You might have heard a thing or two about Oracle's corporate culture. The company is run by a controlling chief executive and targets are holy. There's nothing wrong with that. It has made Oracle a hugehly succesful software developer, for one. But it makes for a certain culture in which some will thrive and others will be scared away.
Yesterday Oracle at its corporate headquarters organised a get-together with Sun Microsystems to reaffirm their corporate alliance. I had to drive from MacWorld in San Francisco to Oracle's Redwood Shore's campus and arrived about 5 minutes late at the Oracle conference centre. Walking to the site, a brand new Bentley drove up and parked in a reserved parking spot. Oracle CEO Larry Ellison got out. He was joined by what looked like a body guard and a personal assistant.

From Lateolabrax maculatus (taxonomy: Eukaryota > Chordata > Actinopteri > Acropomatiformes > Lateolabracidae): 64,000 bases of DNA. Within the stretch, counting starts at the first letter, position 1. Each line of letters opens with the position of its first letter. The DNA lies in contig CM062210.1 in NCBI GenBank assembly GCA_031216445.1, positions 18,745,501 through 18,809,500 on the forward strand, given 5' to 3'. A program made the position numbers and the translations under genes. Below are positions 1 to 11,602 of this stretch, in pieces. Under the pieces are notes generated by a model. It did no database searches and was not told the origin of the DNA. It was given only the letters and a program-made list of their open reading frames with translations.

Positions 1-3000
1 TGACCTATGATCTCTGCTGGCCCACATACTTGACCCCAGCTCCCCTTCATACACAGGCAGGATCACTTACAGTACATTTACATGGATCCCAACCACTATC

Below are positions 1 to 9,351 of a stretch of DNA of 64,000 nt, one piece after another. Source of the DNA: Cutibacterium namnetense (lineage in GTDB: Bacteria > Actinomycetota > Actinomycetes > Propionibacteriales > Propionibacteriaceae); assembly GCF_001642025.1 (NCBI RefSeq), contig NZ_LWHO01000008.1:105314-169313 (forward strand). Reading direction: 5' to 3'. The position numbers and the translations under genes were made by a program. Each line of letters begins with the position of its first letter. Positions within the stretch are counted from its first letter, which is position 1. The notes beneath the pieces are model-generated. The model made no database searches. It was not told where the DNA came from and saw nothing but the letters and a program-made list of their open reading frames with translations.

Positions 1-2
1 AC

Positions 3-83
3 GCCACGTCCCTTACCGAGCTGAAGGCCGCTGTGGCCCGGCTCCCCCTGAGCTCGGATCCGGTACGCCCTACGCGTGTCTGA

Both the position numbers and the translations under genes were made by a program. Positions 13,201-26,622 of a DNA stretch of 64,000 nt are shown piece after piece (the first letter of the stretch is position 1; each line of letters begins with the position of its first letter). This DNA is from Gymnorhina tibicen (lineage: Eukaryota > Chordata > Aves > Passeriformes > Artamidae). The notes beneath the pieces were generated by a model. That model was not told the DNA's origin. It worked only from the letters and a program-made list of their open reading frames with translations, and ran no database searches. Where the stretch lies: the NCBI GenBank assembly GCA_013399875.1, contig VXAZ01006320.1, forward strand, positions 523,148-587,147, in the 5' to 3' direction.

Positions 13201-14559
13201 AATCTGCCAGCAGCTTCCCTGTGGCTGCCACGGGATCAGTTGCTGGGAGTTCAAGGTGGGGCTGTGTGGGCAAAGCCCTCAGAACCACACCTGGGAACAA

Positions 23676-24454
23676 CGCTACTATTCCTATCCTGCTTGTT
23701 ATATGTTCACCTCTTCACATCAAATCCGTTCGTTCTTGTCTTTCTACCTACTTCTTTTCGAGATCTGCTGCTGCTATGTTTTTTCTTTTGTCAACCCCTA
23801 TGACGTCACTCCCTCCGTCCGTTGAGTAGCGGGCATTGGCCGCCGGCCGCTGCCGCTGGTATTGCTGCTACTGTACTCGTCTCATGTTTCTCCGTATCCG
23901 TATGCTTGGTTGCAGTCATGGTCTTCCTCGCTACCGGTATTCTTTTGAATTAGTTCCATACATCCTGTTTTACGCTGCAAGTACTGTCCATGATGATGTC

But here's the thing. By the time I got in the lobby, every single employee was looking in awe at Larry Ellison – including the ladies over at registration where I needed to pick up my name badge.
"I'm here," I joked. "Guys, it's only Larry Ellison."
The PR ladies looked up like they had just seen a ghost or woken up from a deep sleep. They were captured by the entrance of a person that happened to be Larry Ellison.
If you staff stops functioning normally when they see the company executive, doesn't that by definition mean that the cult of the celebrity CEO has gone too far?
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